Caring for your succulents sounds easy. We purchase these low-maintenance plants because we struggle to keep anything else alive. Yet, we still manage to mistreat them! What are we doing wrong? Let’s take a look into some ways that we tend to unintentionally kill our succulents.

  1. Over-watering. This is the most common mistake. By nature, succulents thrive with little water. After all, they are desert plants! They function and flourish off of minimal water portions such as mist and dew. Therefore, they don’t need to be watered much. If you think you’re neglecting your succulent, you’re probably doing something right. *Note: It’s key to allow the soil to dry before you attempt to water it again. This may take a couple of days, but that’s okay! Your succulent is happy with a heavier watering in between longer fragments of time.

  2. Lack of sun. Most succulents need about 5-6 hours of sun per day. There are some that can make-do in shaded areas, but for the most part, they desire direct sunlight. A good tip is to carefully examine what plant labels state regarding your succulent’s sun exposure and container size needs. Just keep in mind that light is essential to the health of your succulent, so if you are living in a basement or a space with little access to light, pass on the succulent purchase for now.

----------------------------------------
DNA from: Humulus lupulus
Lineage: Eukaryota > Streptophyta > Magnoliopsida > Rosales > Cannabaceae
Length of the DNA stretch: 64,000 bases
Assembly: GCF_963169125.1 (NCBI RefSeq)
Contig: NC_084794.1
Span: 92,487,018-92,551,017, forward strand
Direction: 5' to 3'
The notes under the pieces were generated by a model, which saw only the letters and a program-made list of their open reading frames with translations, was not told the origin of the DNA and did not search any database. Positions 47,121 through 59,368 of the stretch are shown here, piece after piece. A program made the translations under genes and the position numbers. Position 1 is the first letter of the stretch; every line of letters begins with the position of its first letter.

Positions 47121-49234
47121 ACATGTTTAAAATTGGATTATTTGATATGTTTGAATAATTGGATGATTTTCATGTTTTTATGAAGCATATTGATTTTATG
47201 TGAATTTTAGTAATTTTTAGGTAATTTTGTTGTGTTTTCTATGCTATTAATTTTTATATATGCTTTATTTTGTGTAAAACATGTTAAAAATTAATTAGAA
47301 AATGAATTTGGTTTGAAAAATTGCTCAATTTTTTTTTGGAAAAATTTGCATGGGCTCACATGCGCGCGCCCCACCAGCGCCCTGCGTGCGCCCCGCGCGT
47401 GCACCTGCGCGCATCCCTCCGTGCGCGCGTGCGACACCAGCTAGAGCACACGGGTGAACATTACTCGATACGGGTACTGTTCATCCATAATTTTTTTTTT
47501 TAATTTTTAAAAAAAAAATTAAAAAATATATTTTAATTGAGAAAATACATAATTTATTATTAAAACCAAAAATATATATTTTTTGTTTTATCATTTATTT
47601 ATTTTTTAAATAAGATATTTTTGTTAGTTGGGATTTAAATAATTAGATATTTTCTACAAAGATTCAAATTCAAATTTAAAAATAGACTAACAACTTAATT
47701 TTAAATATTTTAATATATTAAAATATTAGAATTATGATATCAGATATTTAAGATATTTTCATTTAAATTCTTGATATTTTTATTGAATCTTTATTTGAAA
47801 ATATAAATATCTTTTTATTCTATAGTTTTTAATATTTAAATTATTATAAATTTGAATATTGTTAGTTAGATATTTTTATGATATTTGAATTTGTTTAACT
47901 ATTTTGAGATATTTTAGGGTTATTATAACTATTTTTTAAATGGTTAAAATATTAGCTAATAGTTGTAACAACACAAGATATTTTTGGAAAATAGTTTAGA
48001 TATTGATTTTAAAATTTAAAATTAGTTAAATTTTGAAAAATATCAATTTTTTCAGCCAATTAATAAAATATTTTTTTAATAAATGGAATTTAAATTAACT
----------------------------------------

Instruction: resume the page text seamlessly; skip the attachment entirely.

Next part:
3. Skipping repotting after purchase. Many people do not consider repotting their succulents after they purchase them. Our guess is because it’s too much work and who has succulent-friendly soil lying around anyway? We understand that! We don’t have it either. However, repotting your succulent with succulent mixes (which can be found at any nursery) is important because most succulents are sold in a soil that tends to be too moist for their own good. Spend the money. You won’t regret it.

  4. Choosing a suffocating container. Knowing the succulent’s air needs are important when deciding on a long-term potting plan. Glass, for example, is a poor choice for a container because the roots need air in order to grow and to prevent from rotting. We would suggest purchasing a container with a drainage hole and a container that is the size about a couple inches larger than the nursery one you purchased it in. The drainage hole is vital to the soil evenly drying. If the soil maintains perpetually moist, your succulent will most likely begin to die out.